# MATLAB Spoken Here

## Using Dates in MATLAB

Three weeks ago I wrote about MATLAB's new spreadsheet import tool. Since then I've had a few conversations regarding using dates in MATLAB; dates are common as column headers or table data. The import tool will turn Excel dates into MATLAB datenums. A datenum in MATLAB is just a double that represents any date & time after midnight Jan 1, 0000 AD. MATLAB comes with several useful functions for handling these special case numbers, and in particular for displaying them.

The now, clock, and date functions will provide the current date & time as a datenum, datevec, or detestr, respectively. While a datenum is a single number representing the date and time, a datevec splits the year, month, day, hour, minute, and second components out in 1x6 vector. A datestr is the string representation of a date time. There are a ton formatting options available for how the date and time are displayed (see below).

currentTimeAndDate = now
currentTimeAndDateAsVector = clock
currentDateAsString = date
currentTimeAndDate =

7.3484e+05

currentTimeAndDateAsVector =

2011           11           28            8           50       20.486

currentDateAsString =

28-Nov-2011



As far as the data is concerned, these three date types are interchangeable using the conversion functions. You can use the datenum, datevec, and datestr functions to convert between the three types. Individual functions that perform calculations on dates usually prefer a particular format, for example addtodate looks for datenum types.

currentDateAsNumber = datenum(currentDateAsString)
currentDateAndDtimeAsNumber = datenum(currentTimeAndDate) %note the difference from above
currentDate = datestr(currentTimeAndDate)
currentDateAsVector = datevec(currentDateAsString)
currentDateAsNumber =

734835

currentDateAndDtimeAsNumber =

7.3484e+05

currentDate =

28-Nov-2011 08:50:20

currentDateAsVector =

2011          11          28           0           0           0



The usage of dates I'm particularly interested in is with plots. Let's say we have some time-varying data and we want the x-axis to reflect those dates. If I just plot the data against the datenum, by default the x-labels will all be large, ugly numbers.

firstInMonths = repmat([2011 1 1 0 0 0],12,1);
firstInMonths(:,2) = 1:12;
bar(datenum(firstInMonths),rand(1,12)*10)

Thankfully, MATLAB comes with a simple function, datetick, for turning those numbers into strings:

datetick

Unfortunately, those tick labels aren't very pretty. Let's use a date format with the datetick function to specify how we want labels to look. For this function, we can use any date format recognized by the detestr function (see below).

datetick('x','mmm-yy')

Finally, for your reference, here is the help information for datestr, which lists how to formate a date string:

help datestr
 DATESTR String representation of date.
S = DATESTR(V) converts one or more date vectors V to date strings S.
Input V must be an M-by-6 matrix containing M full (six-element) date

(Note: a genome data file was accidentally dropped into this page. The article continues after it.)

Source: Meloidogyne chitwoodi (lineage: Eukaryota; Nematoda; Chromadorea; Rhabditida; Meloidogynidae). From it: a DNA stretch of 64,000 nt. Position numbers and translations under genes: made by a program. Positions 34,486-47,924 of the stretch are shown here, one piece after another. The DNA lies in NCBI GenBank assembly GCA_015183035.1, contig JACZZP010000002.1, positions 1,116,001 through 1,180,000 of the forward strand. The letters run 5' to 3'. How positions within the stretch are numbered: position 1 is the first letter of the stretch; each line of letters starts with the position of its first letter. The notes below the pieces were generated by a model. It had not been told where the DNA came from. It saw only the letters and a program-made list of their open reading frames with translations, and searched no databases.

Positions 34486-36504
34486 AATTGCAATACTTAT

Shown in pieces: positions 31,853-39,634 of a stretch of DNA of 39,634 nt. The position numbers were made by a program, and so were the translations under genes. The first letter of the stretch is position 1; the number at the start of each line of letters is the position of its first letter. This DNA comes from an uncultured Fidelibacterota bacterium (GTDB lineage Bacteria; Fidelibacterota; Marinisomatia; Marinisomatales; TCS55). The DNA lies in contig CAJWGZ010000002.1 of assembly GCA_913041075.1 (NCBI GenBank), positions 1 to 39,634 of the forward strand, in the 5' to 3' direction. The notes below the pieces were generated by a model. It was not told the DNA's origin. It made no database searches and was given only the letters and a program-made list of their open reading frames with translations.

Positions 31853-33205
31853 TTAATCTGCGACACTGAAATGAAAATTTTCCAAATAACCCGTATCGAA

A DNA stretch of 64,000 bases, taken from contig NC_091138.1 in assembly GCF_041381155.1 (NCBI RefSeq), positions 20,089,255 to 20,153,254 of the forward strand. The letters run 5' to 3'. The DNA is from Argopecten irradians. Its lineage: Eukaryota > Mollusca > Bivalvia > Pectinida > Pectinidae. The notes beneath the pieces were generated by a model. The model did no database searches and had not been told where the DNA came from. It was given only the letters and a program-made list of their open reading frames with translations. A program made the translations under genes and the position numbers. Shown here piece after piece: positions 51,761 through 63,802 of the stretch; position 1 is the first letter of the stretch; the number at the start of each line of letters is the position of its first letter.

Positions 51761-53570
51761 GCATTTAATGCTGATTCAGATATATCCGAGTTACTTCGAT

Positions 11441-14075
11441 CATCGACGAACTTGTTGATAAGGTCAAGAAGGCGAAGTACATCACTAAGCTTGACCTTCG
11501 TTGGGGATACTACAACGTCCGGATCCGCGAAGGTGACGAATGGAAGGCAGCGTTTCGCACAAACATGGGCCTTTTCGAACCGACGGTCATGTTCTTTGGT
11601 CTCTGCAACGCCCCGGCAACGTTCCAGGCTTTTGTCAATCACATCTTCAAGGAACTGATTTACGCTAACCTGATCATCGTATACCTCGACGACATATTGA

vectors. Each element of V must be a positive double-precision number.
DATESTR returns a column vector of M date strings, where M is the total
number of date vectors in V.

S = DATESTR(N) converts one or more serial date numbers N to date
strings S. Input argument N can be a scalar, vector, or
multidimensional array of positive double-precision numbers. DATESTR
returns a column vector of M date strings, where M is the total number
of date numbers in N.

S = DATESTR(D, F) converts one or more date vectors, serial date
numbers, or date strings D into the same number of date strings S.
Input argument F is a format number or string that determines the
format of the date string output. Valid values for F are given in Table
1, below. Input F may also contain a free-form date format string
consisting of format tokens as shown in Table 2, below.

Date strings with 2-character years are interpreted to be within the
100 years centered around the current year.

S = DATESTR(S1, F, P) converts date string S1 to date string S,
applying format F to the output string, and using pivot year P as the
starting year of the 100-year range in which a two-character year
resides. The default pivot year is the current year minus 50 years.
F = -1 uses the default format.

S = DATESTR(...,'local') returns the string in a localized format. The
default (which can be called with 'en_US') is US English. This argument
must come last in the argument sequence.

Note:  The vectorized calling syntax can offer significant performance
improvement for large arrays.

Table 1: Standard MATLAB Date format definitions

Number           String                   Example
===========================================================================
0             'dd-mmm-yyyy HH:MM:SS'   01-Mar-2000 15:45:17
1             'dd-mmm-yyyy'            01-Mar-2000
2             'mm/dd/yy'               03/01/00
3             'mmm'                    Mar
4             'm'                      M
5             'mm'                     03
6             'mm/dd'                  03/01
7             'dd'                     01